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Biased and superficial Science Fiction reviews

       

Tentacles The SF Reviews newsletter, 13th June 2006

Relativity and why I'm now so slow producing the reviews

I'm still struggling to get the reviews out. Of course the main reason is that I'm so busy on so many things. Of course. Plus I'm lazy and the last thing I want to do once I've finished reading a book is to write about it. That sort of takes the fun out of it. But hey, it's a dirty job and someone's got to do it.

And of course, the massive SF Reviews organisation is still stuck in London. This has an inhibiting effect on my ability to write. I believe it's the weather. Today was another dismal of example of why Global Warming is so absolutely critical. "Bring it on!" I say. Another two or three degrees could really change things for the better here, or at least could really change things.

And on the subject of Science, let's check out Robotics:

Science Note 1

New Scientist magazine has an article on a robot that is intended to learn like a baby. It's a robot powered by neural networks running on external computers.

'Baby' robot learns like a human.

There is so much happening in Robotics at the moment, after so many disappointing starts over the past few years. I have to qualify that "disappointing". Of course, we've made great strides: we've sent robots to Mars; we have factories full of robots churning out cars and microelectronics and god knows what else; there are toys you can buy to play with yourself (and that's pretty phenomenal if you think about it). But these don't learn, and that's what I'm waiting for.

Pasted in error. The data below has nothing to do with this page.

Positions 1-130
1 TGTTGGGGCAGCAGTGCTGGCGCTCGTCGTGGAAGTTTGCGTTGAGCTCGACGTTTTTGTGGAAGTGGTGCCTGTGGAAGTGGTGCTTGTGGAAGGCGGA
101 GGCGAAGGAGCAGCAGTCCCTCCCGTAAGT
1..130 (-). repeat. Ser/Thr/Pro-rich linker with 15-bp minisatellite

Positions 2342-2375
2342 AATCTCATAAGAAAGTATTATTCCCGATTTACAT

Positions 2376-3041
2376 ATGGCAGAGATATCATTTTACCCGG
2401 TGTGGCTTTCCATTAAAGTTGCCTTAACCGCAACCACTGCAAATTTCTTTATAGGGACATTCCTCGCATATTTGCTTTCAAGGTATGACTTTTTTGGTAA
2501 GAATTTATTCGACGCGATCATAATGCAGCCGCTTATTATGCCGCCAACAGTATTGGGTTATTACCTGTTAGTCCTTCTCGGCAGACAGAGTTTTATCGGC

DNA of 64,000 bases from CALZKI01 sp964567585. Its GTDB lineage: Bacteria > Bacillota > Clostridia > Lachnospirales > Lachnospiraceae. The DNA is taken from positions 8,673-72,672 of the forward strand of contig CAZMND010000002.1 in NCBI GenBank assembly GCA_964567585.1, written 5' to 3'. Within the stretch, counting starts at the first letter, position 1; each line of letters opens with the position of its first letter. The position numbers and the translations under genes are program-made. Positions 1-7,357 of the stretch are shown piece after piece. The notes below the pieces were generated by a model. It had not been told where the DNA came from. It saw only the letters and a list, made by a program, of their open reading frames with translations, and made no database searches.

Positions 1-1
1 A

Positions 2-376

Science Note 2

Sony are closing their entire Robotics Division. I don't know their reasons but I've got to say I think that's a mistake. That means no more Aibo, long-suffering subject in Robotics Labs across the world

It's perhaps lucky that the European researchers mentioned above have built their own robot.

There's also some risk to the Robot Soccer World Cup also known as RoboCup since that rather relies on Aibo robots. This year's Robocup is being held next month in Germany.

2005 Nebula Awards

The Science Fiction and Fantasy Writers of America has today announced the Nebula Award winners 2005. We're interested in the Best Novel category, so first let's see the nominations for Best Novel:

  • "Jonathan Strange and Mr Norrell", by Susanna Clarke
  • "Camouflage", by Joe Haldeman
  • "Polaris" by Jack McDevitt
  • "Going Postal" by Terry Pratchett
  • "Air" by Geoff Ryman
  • "Orphans of Chaos" by John C. Wright

I've read "Polaris" by Jack McDevitt and Joe Haldeman's "Camouflage". Now at the moment I can remember nothing specific about either of those two novels. I do recall that "Polaris" was good and "Camouflage" even better but that's hardly enough to compare them to "Old Man's War" or guess which will receive the award.

But the news is out. The winner of the Best Novel award is

  • "Camouflage", by Joe Haldeman

Hugo Nominations for 2006

The Word Science Fiction Society has published the final nominations. Those for best novel are